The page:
The Samhain Bonfire took flame, rivaling the stars overhead.
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42. “At the time of Samhain, more so than any other time of the year, the ghosts of the dead were able to mingle with the living, because at Samhain the souls of those who had died during the year traveled into the otherworld. People gathered to sacrifice animals, fruits, and vegetables. They also lit bonfires in honor of the dead, to aid them on their journey, and to keep them away from the living. On that day all manner of beings were abroad: ghosts, fairies, and demons—all part of the dark and dread.”
The Blood Moon hung almost full and heavy, pregnant with portent and prophecy. The bonfire flared to life with a whoosh of air and a shower of sparks. Harry stared at Draco, their faces becoming graven masks in the wavering firelight.
“He’ll come this year, Draco. He has to,” Harry said in a tight whisper.
Draco stared into the heart of the bonfire, his cheeks finally pink even if it was only from the flames’ reflection on his gaunt skin. He turned slowly, his cane dragging slightly in the grass. “If he doesn’t, I don’t want you to be sad.” He turned back to the bonfire and carefully, painfully conjured a tree stump to sit upon.
Harry moved closer, his glasses reflecting the Blood Moon and the Samhain bonfire. He put his hand on Draco’s thin shoulder and just petted the velvet. His tears were silent reflections on his cheeks.
The light drew them. While there was no sense of passing time Beyond the Veil, the ripple of awareness that the Veil was thinning moved them. As the spirits became more attentive, a small group flew towards the hilltop where two men waited.
Even in their deaths they could feel the pain that hovered over the pair. One was close to joining them, close to making this same journey. The other burned brightly in his own right, a pillar of green and crimson magic that shone more brightly than the Samhain Bonfire.
Harry’s eyes widened and his fingers tightened slightly on Draco’s shoulder. A dark slit seemed to open on the other side of the bonfire. Spectral hands appeared, pushing at the space until a rough arch floated in the air. Sirius Black tumbled out but was pulled back by James and Lily Potter; they all smiled at Harry, Lily even blew her son a kiss. It was the other two—Severus Snape and Remus Lupin—who stepped through, scribing a faint warding at the doorway.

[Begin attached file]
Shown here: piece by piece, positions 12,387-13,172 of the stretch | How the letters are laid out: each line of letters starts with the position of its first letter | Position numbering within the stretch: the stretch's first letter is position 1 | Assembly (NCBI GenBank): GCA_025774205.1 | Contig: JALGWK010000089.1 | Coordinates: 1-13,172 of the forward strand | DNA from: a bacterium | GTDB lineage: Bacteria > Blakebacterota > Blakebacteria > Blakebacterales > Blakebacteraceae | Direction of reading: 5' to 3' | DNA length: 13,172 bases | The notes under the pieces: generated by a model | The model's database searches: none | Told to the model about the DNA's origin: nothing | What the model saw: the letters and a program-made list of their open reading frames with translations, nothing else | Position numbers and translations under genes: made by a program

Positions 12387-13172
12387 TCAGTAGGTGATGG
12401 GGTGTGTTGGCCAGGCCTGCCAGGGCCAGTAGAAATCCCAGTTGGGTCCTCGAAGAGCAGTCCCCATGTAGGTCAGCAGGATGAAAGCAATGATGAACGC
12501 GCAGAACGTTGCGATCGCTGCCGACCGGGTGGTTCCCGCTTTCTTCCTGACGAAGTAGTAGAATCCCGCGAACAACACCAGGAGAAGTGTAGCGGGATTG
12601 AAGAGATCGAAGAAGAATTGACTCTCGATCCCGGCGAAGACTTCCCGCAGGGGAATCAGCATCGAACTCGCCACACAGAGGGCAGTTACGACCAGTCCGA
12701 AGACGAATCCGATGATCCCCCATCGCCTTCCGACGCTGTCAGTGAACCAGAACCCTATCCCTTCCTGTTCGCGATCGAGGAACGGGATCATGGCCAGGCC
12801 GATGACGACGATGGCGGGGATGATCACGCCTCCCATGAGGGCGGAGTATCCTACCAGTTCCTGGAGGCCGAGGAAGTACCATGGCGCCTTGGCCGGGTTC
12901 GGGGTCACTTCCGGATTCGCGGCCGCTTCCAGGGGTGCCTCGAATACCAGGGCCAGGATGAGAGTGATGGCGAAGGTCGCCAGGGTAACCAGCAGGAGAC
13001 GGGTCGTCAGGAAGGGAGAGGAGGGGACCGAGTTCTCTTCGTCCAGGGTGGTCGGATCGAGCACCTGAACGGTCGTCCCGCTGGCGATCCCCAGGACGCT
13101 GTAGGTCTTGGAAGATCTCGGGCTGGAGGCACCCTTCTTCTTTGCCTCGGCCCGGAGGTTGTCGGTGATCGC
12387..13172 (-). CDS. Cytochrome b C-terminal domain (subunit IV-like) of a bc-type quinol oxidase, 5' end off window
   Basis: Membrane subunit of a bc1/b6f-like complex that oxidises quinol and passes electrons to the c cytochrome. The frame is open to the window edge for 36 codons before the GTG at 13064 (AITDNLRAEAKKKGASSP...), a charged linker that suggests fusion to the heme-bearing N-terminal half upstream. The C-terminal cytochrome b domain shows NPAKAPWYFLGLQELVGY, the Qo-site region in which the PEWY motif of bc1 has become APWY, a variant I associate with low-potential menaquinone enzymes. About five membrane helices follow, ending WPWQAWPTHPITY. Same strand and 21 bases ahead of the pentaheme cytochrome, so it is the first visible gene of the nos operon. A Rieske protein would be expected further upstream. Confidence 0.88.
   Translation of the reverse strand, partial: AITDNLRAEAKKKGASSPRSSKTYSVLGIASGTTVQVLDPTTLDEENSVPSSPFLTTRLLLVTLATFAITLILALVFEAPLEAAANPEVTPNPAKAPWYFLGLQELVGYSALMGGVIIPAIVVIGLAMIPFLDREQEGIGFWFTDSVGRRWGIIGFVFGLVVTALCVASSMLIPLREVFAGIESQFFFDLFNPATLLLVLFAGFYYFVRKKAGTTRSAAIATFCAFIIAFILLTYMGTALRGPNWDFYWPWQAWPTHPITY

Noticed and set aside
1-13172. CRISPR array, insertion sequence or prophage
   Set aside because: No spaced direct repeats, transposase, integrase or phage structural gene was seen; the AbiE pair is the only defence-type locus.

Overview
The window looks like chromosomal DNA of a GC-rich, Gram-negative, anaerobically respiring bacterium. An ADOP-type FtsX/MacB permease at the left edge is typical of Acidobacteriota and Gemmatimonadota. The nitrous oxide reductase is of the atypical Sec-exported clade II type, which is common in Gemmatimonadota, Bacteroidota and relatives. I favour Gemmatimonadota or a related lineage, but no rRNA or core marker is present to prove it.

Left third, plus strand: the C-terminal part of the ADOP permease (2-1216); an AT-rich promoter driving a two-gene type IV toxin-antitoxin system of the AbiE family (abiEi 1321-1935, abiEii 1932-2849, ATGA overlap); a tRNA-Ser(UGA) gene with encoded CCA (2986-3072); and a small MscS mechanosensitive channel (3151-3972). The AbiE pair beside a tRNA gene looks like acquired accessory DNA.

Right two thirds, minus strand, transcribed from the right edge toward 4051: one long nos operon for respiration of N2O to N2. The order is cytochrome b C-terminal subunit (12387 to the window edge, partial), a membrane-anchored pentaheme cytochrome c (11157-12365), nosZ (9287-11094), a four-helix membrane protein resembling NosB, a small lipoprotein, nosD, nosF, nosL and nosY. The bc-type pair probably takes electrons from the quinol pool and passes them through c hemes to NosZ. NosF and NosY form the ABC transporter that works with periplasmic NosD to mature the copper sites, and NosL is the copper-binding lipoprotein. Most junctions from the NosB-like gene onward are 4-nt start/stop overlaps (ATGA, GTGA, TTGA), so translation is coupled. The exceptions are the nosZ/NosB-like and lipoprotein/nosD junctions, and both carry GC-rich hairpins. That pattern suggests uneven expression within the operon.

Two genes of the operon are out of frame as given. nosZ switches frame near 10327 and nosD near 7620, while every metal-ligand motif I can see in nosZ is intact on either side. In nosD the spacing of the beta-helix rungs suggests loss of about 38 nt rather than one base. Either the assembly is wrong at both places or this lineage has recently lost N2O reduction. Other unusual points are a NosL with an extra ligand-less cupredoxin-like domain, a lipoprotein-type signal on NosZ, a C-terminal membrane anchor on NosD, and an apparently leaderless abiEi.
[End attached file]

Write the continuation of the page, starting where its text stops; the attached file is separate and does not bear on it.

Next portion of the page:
“You came.” Draco’s voice was reedy and weak. Harry helped him stand as the ghosts came around the bonfire widdershins. “Thank you for heeding my call.”
Severus stared at his former student and the former bane of his existence. The flames gave him a rosy hue that he’d never had in life. “Why did you wait so long?” he asked. Lupin’s elbow passed through his ribs in rebuke.
“We have been calling for five years.” Harry put his arm around Draco, uncaring if his lover’s pride was hurt or not. “You seem to be hard to reach, Snape. Like you always were.” Remus’ ghostly chuckle seemed to shed light around the hilltop.
“We know why we’re here, Harry. Blame me for the delay,” Remus said sheepishly. “We had to find Albus, who then took us to Hippocrates, who is a voluble windbag. After that, we had to find Lily—brightest witch of her generation, remember—to help Severus with his spell construction.” He came close enough to cast a chill over Harry and Draco. He pushed his hands into Draco’s chest before Harry could move, the sight of his arms up to the elbow inside Malfoy’s body making him pale in surprise.
“What are you doing?” Harry reached out, forgetting Remus was insubstantial, and only swatted at the night air. Draco bit his lip at the invasion, his nose rising up in haughty disregard.
“He’s touching the damned thing eating my insides, Harry. If there’s one of us here who should be flustered, it’s me.” Draco slanted a mischievous look at Harry, reminiscent of their younger years. “Since I’m not blubbering like a Gryffindor, do be strong like a Slytherin.”